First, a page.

Vast underground Jewish burial caves demonstrate synergism of Greek art with Jewish tradition

Carved into the southern foothills of Lower Galilee, an immense necropolis served for almost two centuries—from the end of the second century C.E.—as a burial place for Jews from Israel and throughout the Diaspora. The honeycomb of burial caves occupied hills near the ancient town of Beth She’arim and on the slopes below the town. Twenty-seven catacombs were discovered during the years of systematic exploration of Beth She’arim.d

Within the labyrinths of the underground caverns were instances of the full range of Jewish burial practices in those times: arcosolia or arched niches cut into walls to receive a body or a coffin; loculi or kokhim, long, narrow niches where bodies or ossuaries were placed (ossuaries contained the bones of the deceased gathered together after the flesh had decomposed); pit graves dug into the floor; and elaborately decorated sarcophagi, freestanding within the spacious corridors of the caverns.

Here, in this vast necropolis, were buried revered rabbis. The most famous was Judah ha-Nasi—Judah the Prince—also called the Patriarch, or simply Rabbi. Honored for his learning and authority, Judah is most remembered for his redaction of the Mishnah, the compilation of Jewish law completed in about 200 C.E. Judah ha-Nasi lived in and established a yeshiva, an institution for Jewish religious studies in Beth She’arim. Following his death in the early third century C.E. and his burial at Beth She’arim, the burial caves that held the remains of the great sage, his family and followers became a magnet for Jews of importance throughout the Diaspora, whose bodies were brought for burial near Rabbi.

The epitaphs tell the story of Jews from far and wide: the head of the Council of Elders of Antioch in today’s Turkey; the heads of synagogues in Tyre, Sidon and Beirut in Lebanon of our day; men and women from Byblos, Palmyra and Messene in southern Babylonia; and the head of a Jewish community in South Arabia.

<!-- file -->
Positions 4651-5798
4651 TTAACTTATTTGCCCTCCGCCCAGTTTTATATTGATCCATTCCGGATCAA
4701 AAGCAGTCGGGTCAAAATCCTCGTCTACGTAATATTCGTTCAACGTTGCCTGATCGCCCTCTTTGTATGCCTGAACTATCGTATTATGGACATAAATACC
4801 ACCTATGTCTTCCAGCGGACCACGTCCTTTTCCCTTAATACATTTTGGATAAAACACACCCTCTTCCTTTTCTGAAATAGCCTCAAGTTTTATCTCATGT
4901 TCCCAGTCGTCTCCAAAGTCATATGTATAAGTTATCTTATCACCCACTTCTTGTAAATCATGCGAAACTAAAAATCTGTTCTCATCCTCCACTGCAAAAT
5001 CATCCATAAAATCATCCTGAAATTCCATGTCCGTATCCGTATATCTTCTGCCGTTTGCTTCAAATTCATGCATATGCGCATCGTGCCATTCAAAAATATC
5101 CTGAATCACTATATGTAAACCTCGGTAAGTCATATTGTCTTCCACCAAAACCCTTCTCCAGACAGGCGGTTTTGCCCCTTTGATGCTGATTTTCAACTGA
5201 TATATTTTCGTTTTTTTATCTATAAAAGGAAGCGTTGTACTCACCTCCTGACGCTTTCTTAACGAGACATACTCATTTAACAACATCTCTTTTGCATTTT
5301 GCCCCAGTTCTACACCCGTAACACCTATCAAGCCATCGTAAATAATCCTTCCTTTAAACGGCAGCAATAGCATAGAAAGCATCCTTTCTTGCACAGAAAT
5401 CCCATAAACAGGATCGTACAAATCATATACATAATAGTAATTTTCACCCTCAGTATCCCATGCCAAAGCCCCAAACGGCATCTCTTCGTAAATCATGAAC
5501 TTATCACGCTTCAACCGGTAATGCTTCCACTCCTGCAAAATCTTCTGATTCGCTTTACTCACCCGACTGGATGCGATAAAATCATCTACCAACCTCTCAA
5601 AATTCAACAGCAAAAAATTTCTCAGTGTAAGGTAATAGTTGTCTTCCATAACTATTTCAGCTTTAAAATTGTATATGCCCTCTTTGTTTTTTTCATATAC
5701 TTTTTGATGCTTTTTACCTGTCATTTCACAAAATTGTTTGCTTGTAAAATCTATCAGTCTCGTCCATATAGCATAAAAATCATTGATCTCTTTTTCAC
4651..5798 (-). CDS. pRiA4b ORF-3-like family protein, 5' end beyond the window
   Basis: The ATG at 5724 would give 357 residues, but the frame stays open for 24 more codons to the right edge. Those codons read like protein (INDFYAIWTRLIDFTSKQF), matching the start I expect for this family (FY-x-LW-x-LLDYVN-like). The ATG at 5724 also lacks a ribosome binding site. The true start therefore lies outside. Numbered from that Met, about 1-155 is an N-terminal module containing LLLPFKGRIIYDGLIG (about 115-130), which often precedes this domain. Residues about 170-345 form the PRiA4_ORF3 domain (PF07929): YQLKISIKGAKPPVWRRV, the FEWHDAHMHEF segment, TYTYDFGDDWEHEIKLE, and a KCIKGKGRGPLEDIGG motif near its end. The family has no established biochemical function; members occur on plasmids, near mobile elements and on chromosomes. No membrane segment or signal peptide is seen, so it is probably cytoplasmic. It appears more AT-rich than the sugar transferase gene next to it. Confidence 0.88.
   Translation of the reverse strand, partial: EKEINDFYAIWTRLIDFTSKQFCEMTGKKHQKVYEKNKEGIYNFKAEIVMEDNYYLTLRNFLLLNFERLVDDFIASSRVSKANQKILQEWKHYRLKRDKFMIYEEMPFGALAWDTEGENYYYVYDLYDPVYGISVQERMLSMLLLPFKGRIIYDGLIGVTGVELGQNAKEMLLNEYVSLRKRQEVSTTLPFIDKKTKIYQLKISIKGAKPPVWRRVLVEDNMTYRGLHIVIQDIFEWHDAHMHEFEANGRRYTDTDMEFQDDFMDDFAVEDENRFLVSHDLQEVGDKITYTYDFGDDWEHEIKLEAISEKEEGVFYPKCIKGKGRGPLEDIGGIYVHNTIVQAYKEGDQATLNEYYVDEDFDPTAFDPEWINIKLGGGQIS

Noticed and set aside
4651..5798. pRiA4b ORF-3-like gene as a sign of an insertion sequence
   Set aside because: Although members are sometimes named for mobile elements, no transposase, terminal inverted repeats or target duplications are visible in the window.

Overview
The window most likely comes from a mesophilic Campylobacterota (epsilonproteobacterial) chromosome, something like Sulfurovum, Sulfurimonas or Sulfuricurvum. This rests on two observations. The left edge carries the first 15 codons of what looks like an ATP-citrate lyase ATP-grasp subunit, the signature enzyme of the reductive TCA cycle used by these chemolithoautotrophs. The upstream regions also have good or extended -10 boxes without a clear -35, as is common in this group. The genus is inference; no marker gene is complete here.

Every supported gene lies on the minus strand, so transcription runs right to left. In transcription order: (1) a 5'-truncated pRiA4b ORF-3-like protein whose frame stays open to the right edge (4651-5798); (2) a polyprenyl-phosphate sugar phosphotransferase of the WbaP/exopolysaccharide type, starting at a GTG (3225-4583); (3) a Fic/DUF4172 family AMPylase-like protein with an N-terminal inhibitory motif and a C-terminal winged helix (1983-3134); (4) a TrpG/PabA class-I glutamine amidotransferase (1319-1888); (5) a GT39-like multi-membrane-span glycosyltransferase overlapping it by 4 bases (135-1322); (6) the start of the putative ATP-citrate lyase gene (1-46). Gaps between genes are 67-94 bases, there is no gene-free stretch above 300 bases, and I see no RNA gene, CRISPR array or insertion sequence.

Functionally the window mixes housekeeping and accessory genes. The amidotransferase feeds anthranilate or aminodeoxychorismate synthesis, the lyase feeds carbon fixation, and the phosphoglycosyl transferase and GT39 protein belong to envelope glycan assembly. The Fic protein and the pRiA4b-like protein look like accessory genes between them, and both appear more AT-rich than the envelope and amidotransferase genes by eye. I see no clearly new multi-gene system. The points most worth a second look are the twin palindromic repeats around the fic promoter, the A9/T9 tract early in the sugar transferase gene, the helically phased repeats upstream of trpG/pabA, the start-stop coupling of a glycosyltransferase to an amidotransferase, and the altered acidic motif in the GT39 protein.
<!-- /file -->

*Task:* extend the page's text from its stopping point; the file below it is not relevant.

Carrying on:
Jewish and Greek artistic and linguistic traditions meet within the network of Beth She’arim’s caverns. Most of the epitaphs are inscribed in Greek. Rabbi himself is said to have admonished his followers: “What has the Syrian [Aramaic] tongue to do with the land of Israel? Speak either Hebrew or Greek” (Bava Kamma 82b–83a). Within the same catacomb we find familiar Jewish decorative motifs, such as the seven-branched menorah, and clear Hellenistic themes such as the eagle, bull and lions that decorate a sarcophagus discovered in catacomb 20 and a fragment from a sarcophagus bearing a finely sculpted relief depicting the Greek myth of Leda impregnated by the god Zeus in the guise of a swan.

Today, visitors to Beth She’arim can enter two of the most elaborate catacombs, 14 and 20, through exquisite triple-arched facades. The partially restored facade of catacomb 14 is seen close up below. Many other catacombs remain inaccessible to the public. Those that are open dearly evidence the melding of Greek and Jewish influences and the grandeur of this huge necropolis, which was used until the destruction of the town by Roman legions in the middle of the fourth century.